Nothing says “I do” like touchscreens and Cheetos

I got a call last night around midnight from my friends Amelia and Clutch. I was already asleep so it went to voicemail and I listened to their message this morning, at the kitchen table beside my beloved Sunday New York Times. I started crying.

They had left me what Amelia called their Best Man Speech. Amelia said how beautifully we were dressed and Clutch gushed about how glad they were to be there. Amelia declared our vows wonderful and unlike any others. And then she pointed out all the other great outfits in the room. The imagined room. Because she and Clutch were calling two days after the wedding and from Mardi Gras in New Orleans, where Amelia now lives.

We came home last night after watching a bad movie with my parents, who were physically present at Friday’s wedding, to find a bouquet of flowers from the parents of my dear and best friend from high school, Emmy Lou. We put them beside another bouquet that some good friends of Marta’s had mailed us the day before.

Then there was the ceremony itself, in which we had two computer screens up, one connected to Marta’s parents in Spain, who stayed up past midnight their time to cheers our union, and the other to my brother in Philadelphia who put on a suit and tie (but I’m not wearing pants, he joked) and watched the entire thing from his living room. He called my sister on his iPhone and she watched us through his screen there in Philly and we could see her in his hands, a little Jessie peering out from her living room in Minneapolis.

Present were only my parents and Marta’s brother, Luis, and sister-in-law, Blanca, and their two kids and, last but not least, my friend Erica and her boyfriend Royce, who live just down the street from us in Iowa. Erica and Royce made a make-shift alter out of Christmas lights, fabric and two-by-fours painted white and leaned it against the far wall of Blanca and Luis’ living room. They bought some sheer ribbon and tied bows around the kitchen chairs.

The officiator brought her husband and one-year-old daughter, Ellie, and at one point during our vows Ellie crawled over to me and hugged my leg. My dad talked about how the people of his generation had been sure they were such revolutionaries but that we, people like Marta and I, are the future now, that relationships like ours have that potential.  My mom talked about me being her first born, how she thought she would never be able to get pregnant, and how fabulous it was to watch that baby she thought she could never have get married-and to a woman about to have her own baby.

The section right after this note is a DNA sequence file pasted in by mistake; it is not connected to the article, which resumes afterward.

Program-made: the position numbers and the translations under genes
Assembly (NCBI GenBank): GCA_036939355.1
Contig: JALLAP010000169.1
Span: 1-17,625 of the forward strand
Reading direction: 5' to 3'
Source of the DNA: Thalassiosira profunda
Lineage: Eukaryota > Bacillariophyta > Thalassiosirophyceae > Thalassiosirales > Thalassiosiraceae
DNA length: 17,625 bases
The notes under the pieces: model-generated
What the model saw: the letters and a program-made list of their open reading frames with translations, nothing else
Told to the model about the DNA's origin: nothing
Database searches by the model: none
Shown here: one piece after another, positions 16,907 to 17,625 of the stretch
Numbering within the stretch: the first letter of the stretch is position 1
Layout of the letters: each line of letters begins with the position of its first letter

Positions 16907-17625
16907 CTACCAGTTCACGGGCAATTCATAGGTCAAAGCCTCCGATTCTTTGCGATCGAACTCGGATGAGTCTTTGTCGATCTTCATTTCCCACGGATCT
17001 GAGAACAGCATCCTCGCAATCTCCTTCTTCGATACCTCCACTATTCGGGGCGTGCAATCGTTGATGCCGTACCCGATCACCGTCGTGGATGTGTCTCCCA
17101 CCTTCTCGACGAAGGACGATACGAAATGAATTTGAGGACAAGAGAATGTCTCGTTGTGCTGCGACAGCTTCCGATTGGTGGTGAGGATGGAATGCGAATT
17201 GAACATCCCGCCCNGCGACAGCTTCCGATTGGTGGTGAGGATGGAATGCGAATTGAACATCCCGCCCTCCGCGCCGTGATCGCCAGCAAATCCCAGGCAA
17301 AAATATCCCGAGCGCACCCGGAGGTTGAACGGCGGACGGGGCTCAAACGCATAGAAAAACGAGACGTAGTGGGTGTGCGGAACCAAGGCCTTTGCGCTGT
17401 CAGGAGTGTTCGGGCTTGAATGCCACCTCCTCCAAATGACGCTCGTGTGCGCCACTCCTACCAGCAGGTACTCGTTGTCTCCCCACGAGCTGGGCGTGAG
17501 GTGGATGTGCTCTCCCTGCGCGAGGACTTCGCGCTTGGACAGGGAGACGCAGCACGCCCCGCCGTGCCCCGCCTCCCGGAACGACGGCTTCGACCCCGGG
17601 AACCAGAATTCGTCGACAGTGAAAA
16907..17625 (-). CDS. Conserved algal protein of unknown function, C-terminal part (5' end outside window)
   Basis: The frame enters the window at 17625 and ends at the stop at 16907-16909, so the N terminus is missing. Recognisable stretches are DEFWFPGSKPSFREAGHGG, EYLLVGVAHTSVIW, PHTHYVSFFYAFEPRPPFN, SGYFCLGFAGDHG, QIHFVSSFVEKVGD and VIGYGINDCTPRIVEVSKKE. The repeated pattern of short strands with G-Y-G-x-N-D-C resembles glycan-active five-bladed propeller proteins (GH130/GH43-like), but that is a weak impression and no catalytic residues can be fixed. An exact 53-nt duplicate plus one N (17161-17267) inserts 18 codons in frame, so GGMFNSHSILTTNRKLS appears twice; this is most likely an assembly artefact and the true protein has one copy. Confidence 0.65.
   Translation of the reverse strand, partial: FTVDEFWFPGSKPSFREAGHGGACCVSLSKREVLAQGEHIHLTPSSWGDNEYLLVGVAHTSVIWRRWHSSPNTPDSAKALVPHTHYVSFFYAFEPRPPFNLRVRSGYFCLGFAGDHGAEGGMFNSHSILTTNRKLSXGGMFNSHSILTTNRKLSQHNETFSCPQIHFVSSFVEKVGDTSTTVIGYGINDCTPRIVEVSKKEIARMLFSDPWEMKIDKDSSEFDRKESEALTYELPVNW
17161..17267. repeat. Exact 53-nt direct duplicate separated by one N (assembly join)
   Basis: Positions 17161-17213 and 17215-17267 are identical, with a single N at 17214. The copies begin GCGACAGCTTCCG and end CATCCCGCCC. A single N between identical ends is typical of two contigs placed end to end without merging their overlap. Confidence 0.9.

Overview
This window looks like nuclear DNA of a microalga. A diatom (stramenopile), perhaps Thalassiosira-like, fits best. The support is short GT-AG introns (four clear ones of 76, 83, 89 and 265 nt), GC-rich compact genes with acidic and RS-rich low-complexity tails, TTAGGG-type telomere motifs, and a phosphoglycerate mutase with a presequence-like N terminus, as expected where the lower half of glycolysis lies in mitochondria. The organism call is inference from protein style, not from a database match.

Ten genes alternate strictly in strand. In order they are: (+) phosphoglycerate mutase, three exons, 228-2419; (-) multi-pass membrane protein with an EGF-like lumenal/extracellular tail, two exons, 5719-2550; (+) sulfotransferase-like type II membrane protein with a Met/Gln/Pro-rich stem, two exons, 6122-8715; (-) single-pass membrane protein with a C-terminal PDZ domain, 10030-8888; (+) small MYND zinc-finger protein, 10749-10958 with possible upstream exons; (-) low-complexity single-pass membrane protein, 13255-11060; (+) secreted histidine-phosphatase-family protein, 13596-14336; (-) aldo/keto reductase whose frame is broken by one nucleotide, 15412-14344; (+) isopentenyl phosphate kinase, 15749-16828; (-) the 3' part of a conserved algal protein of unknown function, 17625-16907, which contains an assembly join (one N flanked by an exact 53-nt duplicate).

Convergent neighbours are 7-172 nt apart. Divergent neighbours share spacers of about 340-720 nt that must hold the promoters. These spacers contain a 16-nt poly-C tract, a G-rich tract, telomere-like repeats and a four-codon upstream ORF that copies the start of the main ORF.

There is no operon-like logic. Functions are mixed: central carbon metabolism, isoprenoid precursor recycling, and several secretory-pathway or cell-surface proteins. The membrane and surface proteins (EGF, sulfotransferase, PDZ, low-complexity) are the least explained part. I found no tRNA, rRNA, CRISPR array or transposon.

Marta’s belly bulged between us. My dog kept getting up and wandering around the alter. The kids giggled like crazy at nothing in particular. Marta’s brother gave a hilarious speech that involved Groucho Marx glasses and a recap of the family legend of her being found in a cave. Then he gave me a card that I could only open after we were legally wed.

I did. Inside they had written: “Sarah, we love you.” On the next page, taped shut with Scotch tape, they had added: “…but Marta cannot be returned.”

I told Amelia that, when I called her yesterday to say how much I wished she had been there, and she said, “Oh! They’re welcoming you into their clan.” And my clan, in turn, has welcomed Marta into ours. To prove it my parents bought us both Bride and Bride ballcaps.

Perhaps the best part was after we had said our vows, exchanged our rings, and went off to the office to sign the papers. I could see through the crack that Marta’s nephew, Jorge, and niece, Ana, were waiting to say something to us. Jorge was holding some sort of wand that might also have been a fake chicken leg (who knows with kids’ toys these days) and they were both squirming with a mysterious excitement.

Finally we let them in.

“Hola Tia Sarah,” they blurted out and then ran off. Tia is aunt in Spanish. I had been accepted into the class by a six-year-old and four-year-old, too.

That night we played the shotgun lesbian wedding mix I had made on Spotify, went out for Italian, and then met up with all our friends for the “reception,” which was really just a gathering at a local pub. I wore a dress covered with lions that my dad had picked out. One of my friends gave me a bag with three family-size bags of Cheetos, because I love them. I was incredible happy and equally frazzled and wished only that so many of my far-flung friends and family could have been here with me.

But I had all of you in my heart. Or on a touch screen.

6 thoughts on “Nothing says “I do” like touchscreens and Cheetos

  1. I’m not totally convinced that you remembered to have an actual legal ceremony, but no matter–sounds like the whole thing was wonderfully fun and sweet and unique and YOU TWO. Have the next one real real soon.


  2. Sounds like you had a very genuine ceremony. One that allowed you to be you, something that a lot of couples give up on on their wedding day trying to please everyone else. I love that your dog was present. I would have loved to do that. Congratulations.


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